Review: Unseen Academicals by Terry Pratchett


Wizards and Football…Hold on, did you just mention two of my favourite things together? Unseen University and Football, Discworld and Football. I think my brain just melted a bit.

That was my reaction when Unseen Academicals was released. Sadly my reading list was too large. But now I have finally gotten around to reading Terry Pratchett’s foray into the tug and war of foot-the-ball. Being upfront, I had very high expectations of this book. Did it meet those expectations? Short answer – no. However there was no way it could have ever done so. So I will pass my judgement with an open mind.

All of the Discworld novels are entertaining. It is extremely rare to pick one up and not turn the pages with enjoyable ease. Unseen Academicals is no different. Give it a go, you most likely won’t regret it.

To begin with, I thought there would be a lot more football in this book. And yes, the overarching premise is a revolution to Ankh Morpork’s ball game, to make it more closely resemble modern day football, yet there is more focus on a handful of characters working in the University. I found them genuinely likable for the most part. I wasn’t in love with them though.

The story is tied into one of these characters in particular, Mr Nutt, who is an interesting fellow; polite, skilled and articulate. I liked Mr Nutt the most and will not go into revealing any of his secrets. I don’t want to spoil the book. Any part with him in it kept me interested and it was worth reading just to uncover more about him.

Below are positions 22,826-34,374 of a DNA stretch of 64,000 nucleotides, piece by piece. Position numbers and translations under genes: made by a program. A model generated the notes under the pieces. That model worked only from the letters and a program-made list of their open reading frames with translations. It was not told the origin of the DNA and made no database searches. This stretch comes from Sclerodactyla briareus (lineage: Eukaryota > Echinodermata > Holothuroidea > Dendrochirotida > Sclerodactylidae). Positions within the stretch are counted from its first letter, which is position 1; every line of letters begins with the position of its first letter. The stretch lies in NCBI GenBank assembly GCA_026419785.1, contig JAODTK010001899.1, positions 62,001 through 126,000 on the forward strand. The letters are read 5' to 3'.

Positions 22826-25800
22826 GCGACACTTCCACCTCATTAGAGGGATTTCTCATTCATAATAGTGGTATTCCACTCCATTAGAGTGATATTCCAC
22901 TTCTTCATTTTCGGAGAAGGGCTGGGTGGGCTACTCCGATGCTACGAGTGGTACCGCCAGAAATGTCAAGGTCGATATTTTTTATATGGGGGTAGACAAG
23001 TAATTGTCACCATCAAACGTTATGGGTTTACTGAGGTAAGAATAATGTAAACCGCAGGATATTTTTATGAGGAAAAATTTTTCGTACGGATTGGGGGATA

I found the toughest parts to get through those focusing on Glenda; the tough, motherly night kitchen cook. She was a great character, but the end of the book had a lot of Glenda. I feel it would have been better served with a bit more football or focus on the actual Academics.

My biggest criticism is an odd one, but it is the fact that the Librarian did not get enough of a cameo. I can understand that a character who cannot speak is a difficult one to write about in length, but this was the opportunity to do so! (An Orangutan for goodness sakes. The perfect goal keeper.) His participation in the actual football had so much potential, but was too brief to be memorable.

That aside, Vetinari stands out once again. I don’t need to go on in length as to how well Pratchett writes this tyrannical man. And the side story, which sees Juliet, one of the University’s staff, modelling dwarf designer clothes, was an interesting change. More dwarf culture is never a bad thing.

The sporting culture of Ankh Morpork was terrifically colourful, even if those colours were primarily sickly shades of browns, yellows and greens. You get a real sense of the common people milling together in the streets and those scenes stand out for me with vivid imagery.

Overall this was more of a story about a few quirky individuals, which used the coming of proper football to the Discworld as a backdrop. A little part of me wonders, if the roles had been reversed and the actual game had been centre stage, with the drama of the University’s staff less prominent, would it have made for a better story.